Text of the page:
Asked to describe J Mood, he replied, “It’s a blues, the title track, too. A slow blues, a minor blues, and it uses the same elements we had been using since the first album, go modulating into different times, using the call-and-response, the group interplay. Now it’s even more developed and refined. Trying to address different moods and grooves, like in tunes like ‘Melodique’ and ‘After’ and ‘Presence That Lament Brings’ and playing with the time a lot and playing original compositions that have challenging chord changes, like the song that Donald Brown wrote, ‘Insane Asylum’, and the song I wrote called ‘Skain’s Domain’ that uses a lot of different time signatures, and the type of complex harmonic language and melodic language we had been working out.
“[Much] Later’ is also a blues in which we deal with the group call-and-response, and then also trying to address swing and further our understanding of the music. Also we’ve been trying all along to get better sound on the records. So, that record, we made kind of a leap forward, but still we were struggling with the actual sound on the album.”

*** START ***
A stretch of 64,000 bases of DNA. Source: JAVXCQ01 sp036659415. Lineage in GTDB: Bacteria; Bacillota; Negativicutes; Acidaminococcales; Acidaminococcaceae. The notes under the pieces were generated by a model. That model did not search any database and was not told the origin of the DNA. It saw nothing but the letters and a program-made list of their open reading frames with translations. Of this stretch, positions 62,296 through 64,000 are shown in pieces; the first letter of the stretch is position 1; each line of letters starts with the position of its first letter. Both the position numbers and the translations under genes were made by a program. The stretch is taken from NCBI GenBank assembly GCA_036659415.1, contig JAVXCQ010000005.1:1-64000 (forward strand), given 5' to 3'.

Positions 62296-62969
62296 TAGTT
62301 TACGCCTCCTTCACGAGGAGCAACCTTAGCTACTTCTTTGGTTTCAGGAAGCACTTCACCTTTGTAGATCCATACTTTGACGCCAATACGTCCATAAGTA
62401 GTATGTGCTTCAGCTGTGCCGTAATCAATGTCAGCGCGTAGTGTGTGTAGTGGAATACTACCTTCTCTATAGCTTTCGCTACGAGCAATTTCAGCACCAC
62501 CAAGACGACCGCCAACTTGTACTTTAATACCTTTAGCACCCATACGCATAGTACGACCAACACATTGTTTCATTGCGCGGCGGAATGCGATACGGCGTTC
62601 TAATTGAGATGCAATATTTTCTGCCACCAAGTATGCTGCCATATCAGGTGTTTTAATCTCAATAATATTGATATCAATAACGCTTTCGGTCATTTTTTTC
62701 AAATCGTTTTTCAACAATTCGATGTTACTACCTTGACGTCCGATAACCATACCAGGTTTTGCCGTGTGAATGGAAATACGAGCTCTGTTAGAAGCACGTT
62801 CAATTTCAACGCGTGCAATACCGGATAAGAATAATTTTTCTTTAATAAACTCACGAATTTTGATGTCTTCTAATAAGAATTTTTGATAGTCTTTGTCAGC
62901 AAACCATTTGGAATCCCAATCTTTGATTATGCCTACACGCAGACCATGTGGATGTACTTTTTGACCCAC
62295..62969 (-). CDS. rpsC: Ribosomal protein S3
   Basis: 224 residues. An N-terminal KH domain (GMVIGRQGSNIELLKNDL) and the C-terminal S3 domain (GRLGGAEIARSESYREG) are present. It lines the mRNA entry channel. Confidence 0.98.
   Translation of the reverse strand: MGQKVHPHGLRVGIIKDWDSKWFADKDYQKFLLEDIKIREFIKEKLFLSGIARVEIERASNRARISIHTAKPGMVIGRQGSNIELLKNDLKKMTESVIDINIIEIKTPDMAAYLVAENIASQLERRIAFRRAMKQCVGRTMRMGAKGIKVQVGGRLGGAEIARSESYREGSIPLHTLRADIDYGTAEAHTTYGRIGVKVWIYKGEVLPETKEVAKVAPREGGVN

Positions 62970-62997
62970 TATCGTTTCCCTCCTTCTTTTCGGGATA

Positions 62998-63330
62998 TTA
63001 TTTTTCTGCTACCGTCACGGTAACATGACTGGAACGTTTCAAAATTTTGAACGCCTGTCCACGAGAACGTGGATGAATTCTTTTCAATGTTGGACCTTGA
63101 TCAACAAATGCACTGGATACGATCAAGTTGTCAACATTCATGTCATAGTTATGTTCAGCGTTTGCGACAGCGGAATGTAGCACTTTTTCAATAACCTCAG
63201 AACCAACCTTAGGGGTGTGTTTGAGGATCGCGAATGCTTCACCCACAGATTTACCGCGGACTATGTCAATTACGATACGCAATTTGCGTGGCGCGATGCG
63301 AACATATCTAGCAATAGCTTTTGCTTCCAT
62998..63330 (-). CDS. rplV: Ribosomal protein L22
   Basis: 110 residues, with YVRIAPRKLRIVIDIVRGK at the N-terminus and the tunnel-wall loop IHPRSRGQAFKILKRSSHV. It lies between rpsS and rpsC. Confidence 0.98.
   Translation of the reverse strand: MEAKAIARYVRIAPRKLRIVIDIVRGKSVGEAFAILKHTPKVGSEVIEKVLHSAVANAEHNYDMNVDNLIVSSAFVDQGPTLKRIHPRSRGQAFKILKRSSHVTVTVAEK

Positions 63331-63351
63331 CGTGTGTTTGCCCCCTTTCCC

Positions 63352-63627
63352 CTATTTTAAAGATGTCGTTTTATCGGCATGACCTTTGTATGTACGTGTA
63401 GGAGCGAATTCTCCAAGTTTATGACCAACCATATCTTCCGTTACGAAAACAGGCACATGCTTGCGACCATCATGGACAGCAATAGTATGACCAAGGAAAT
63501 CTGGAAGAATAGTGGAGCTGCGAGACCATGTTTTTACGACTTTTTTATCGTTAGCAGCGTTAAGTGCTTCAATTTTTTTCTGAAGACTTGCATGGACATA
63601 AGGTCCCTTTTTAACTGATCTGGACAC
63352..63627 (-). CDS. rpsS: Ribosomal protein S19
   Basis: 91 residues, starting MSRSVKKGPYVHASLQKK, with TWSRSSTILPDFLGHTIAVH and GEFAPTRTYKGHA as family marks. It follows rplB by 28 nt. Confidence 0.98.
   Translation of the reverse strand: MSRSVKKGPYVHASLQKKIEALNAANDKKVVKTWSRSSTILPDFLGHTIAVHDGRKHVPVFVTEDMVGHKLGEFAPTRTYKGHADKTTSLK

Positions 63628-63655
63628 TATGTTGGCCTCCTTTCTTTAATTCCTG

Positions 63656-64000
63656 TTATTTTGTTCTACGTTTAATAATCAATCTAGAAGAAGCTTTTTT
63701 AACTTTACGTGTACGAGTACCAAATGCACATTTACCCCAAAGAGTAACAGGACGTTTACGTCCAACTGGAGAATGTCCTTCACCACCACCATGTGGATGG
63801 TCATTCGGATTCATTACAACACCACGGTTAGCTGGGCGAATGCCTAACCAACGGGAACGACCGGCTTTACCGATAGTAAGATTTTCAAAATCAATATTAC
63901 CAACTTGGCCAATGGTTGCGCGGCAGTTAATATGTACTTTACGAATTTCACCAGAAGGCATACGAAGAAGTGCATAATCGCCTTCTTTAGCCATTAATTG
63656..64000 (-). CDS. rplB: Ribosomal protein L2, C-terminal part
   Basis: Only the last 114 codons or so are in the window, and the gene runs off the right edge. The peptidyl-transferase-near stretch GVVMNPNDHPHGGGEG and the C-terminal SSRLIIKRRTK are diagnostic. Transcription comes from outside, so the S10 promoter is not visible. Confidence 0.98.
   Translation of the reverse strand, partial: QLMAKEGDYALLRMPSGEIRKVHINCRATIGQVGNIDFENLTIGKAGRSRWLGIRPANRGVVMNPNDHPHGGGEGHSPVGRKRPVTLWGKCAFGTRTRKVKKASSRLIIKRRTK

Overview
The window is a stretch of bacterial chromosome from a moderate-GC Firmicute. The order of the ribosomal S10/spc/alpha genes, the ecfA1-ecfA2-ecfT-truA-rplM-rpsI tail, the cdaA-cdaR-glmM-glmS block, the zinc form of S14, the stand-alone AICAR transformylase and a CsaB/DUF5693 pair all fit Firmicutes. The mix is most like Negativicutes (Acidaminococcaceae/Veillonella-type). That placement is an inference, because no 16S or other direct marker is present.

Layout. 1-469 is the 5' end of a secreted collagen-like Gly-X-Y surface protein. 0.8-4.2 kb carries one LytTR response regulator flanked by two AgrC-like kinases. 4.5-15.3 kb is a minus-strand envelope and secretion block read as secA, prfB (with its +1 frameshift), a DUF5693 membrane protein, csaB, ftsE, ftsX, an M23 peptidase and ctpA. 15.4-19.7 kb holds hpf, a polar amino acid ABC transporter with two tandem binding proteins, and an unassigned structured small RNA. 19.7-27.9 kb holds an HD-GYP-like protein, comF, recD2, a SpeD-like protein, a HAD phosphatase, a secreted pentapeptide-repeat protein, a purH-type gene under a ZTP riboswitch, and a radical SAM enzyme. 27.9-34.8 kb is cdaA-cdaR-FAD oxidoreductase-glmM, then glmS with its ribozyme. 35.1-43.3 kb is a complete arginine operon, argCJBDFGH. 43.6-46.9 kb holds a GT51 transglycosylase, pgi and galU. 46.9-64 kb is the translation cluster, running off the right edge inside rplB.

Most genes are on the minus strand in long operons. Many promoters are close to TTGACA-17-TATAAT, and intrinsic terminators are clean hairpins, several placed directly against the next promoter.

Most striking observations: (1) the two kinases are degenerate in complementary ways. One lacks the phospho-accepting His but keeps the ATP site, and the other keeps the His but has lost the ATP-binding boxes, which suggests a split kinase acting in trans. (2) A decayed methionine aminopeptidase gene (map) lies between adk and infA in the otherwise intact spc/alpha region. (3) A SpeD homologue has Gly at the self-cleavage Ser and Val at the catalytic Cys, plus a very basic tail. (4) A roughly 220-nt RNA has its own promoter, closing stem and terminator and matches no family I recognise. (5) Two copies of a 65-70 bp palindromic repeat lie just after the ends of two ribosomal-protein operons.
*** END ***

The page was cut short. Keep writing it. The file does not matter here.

Marsalis had turned to digital recording for Hot House Flowers, and continued to refine his recording techniques since. He was asked what made J Mood a special development in this regard. “A lot of it was the way we used the technology, and also the way we were playing ourselves,” he said. “Since we grew up always playing on monitors and everything real loud, it was very hard for us to develop sounds and learn how to play softly so it would record well, but with a a lot of intensity so it would still have the power.”
The power was felt by record buyers, who pushed J Mood into the pop charts and the Top 1O of the jazz charts, by the readers of downbeat, who awarded Marsalis his fifth straight Jazz Musician of the Year award at the end of 1986, and by the Grammy voters, who gave Marsalis his seventh Grammy for the album in February 1987.
By’ then, Marsalis had finished recording three new albums. His next classical release, Carnaval was released the month of the Grammy ceremony. His next jazz album, Marsalis Standard Time, Volume 1, had been recorded in sessions in May and September 1986, but was not released until August 1987. (It would be the first of three volumes in Marsalis’s series of resettings of well-known compositions.)